EOTRH Syndrome in Horses

EORTH = Equine Odontoclastic Tooth Resorption and Hypercementosis 

The onset of EOTRH is gradual and most common in horses over 15 years old.

EORTH is a syndrome that results in loss of  tooth material and/or excess tooth material of the incisors and canine teeth of horses.

The other name for this is “Ugly Old Horse Teeth” and you can see why in the photos below.

When the normal process of tooth ligament breakdown that allows for continual eruption gets excessive EOTRH can occur. This causes the tooth roots to disappear, the incisors and canines become loose and shift around. The loose tooth can be extremely painful for the horse.  Some horses will have difficulty eating or even stop eating altogether but most will maintain their weight. The canine teeth many times will have exposed pulp but still only painful on palpation of the tooth but eating feed okay. Extraction of the loose tooth brings complete relief in all cases.


Photo: Courtesy Dr. Ann Pearson

Hypercementosis, roots creating extra bony cement protruding from the gums, can also occur. The affected teeth appear discolored and irregular. This is exaggerated re-attachment of the periodontal ligament as the tooth erupts.  The process becomes embellished by the addition of extra cementum on the tooth surface. The upper incisors will look If this happens and the tooth is non-painful, non-mobile and there is no gingivitis then no further action needs to be taken. In this case, monitoring for gingivitis, pain and/or mobility should be done during regular scheduled dental visits. If any of these occur, then x-rays should be taken.


Sometimes both resorption and hypercementosis are are seen together. Then it is determined whether or not to extract the tooth based on clinical symptoms as many horses are comfortable until the tooth becomes loose and even then most will still eat and maintain weight  but are painful on palpation of the affected tooth. At that point extraction is easy and will relieve the pain.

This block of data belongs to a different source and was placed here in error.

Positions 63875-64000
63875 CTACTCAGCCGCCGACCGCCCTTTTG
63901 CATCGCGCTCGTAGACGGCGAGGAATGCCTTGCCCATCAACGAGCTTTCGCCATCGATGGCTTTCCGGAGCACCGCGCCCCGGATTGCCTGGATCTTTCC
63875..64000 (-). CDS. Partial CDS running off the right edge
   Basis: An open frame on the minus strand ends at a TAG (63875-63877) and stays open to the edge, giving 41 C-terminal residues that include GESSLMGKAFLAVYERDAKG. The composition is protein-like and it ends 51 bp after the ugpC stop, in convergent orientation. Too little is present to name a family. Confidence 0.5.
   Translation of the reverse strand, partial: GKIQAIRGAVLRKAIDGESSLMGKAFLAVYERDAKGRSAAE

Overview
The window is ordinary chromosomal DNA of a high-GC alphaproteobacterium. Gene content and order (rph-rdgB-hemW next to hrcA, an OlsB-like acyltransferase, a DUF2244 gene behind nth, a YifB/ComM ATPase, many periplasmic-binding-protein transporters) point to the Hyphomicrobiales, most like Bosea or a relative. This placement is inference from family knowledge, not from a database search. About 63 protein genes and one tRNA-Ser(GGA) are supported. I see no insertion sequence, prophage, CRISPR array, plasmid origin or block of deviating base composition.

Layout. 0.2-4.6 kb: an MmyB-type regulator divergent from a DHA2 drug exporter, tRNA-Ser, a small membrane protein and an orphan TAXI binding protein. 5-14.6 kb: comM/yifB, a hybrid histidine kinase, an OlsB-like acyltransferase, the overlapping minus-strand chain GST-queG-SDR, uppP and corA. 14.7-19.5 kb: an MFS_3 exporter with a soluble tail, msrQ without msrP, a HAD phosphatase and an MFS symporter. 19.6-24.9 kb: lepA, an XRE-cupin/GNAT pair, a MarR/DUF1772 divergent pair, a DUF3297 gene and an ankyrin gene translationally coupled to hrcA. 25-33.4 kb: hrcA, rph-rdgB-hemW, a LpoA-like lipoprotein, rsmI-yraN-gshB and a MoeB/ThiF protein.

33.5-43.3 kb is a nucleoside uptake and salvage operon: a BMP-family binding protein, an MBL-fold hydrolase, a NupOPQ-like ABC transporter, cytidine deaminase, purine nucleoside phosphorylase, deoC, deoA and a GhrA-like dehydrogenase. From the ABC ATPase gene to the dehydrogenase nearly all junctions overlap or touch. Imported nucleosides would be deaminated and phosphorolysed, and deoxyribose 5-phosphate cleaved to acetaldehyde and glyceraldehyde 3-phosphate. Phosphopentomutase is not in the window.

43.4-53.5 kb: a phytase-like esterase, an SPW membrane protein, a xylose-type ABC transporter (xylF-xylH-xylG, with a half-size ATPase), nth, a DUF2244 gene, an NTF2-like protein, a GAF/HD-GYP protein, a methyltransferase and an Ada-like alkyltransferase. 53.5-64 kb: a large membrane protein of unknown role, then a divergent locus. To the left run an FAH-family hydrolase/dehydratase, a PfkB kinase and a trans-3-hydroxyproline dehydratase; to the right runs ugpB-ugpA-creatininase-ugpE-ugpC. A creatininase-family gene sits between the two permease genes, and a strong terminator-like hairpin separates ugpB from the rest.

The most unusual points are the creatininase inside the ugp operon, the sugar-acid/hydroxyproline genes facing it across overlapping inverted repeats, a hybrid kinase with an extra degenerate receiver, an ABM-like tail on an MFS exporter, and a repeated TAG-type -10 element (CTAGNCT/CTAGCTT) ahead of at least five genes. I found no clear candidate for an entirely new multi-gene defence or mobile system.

Photo: Courtesy Dr. Ann Pearson

Recently, researchers in Austria determined that red complex bacteria can be an indicator that a horse will have EOTRH. This may be important for early diagnosis of the periodontal disease if a good testing procedure can be developed. It can also lead to better preventive care. Meanwhile decreasing other risk factors and keeping gingivitis at bay may help prevent the condition from occurring in your horse.

There are many other risk factors for EOTRH including tarter build up and gingivitis, lack of grazing time, a diet of primarily alfalfa hay, and endocrine diseases. EOTRH also seems to appear more in Thoroughbreds,  Warmbloods, and Arabians than other breeds. These breeds tend to be on a high alfalfa diet many times, so perhaps it is not so much about breed predilection but again about diet? The other factor is regular dental care, horses whose mouths are comfortable and whose tongues move freely and are free to wear normally have a lower risk level.


The most common initial sign of incisor pain reported by owners is a reduced ability in grasping apples and carrots. Many horses over time will eventually become completely disinterested in accepting these treats. Some will resist bitting and even speculum placement. Sometimes even under sedation the horse will fight placing the speculum due to pain. Some horses are very stoic and early on will show no outward signs of an issue. Diagnosis needs to include radiographs if there is pain, evidence of a draining tract or loose teeth.

If you think your horse may have signs of EOTRH, or if they are 15 years and over and have not had a dental evaluation within the past year, it is time for the dentist to pay them a visit! Get Your Horse Scheduled Today !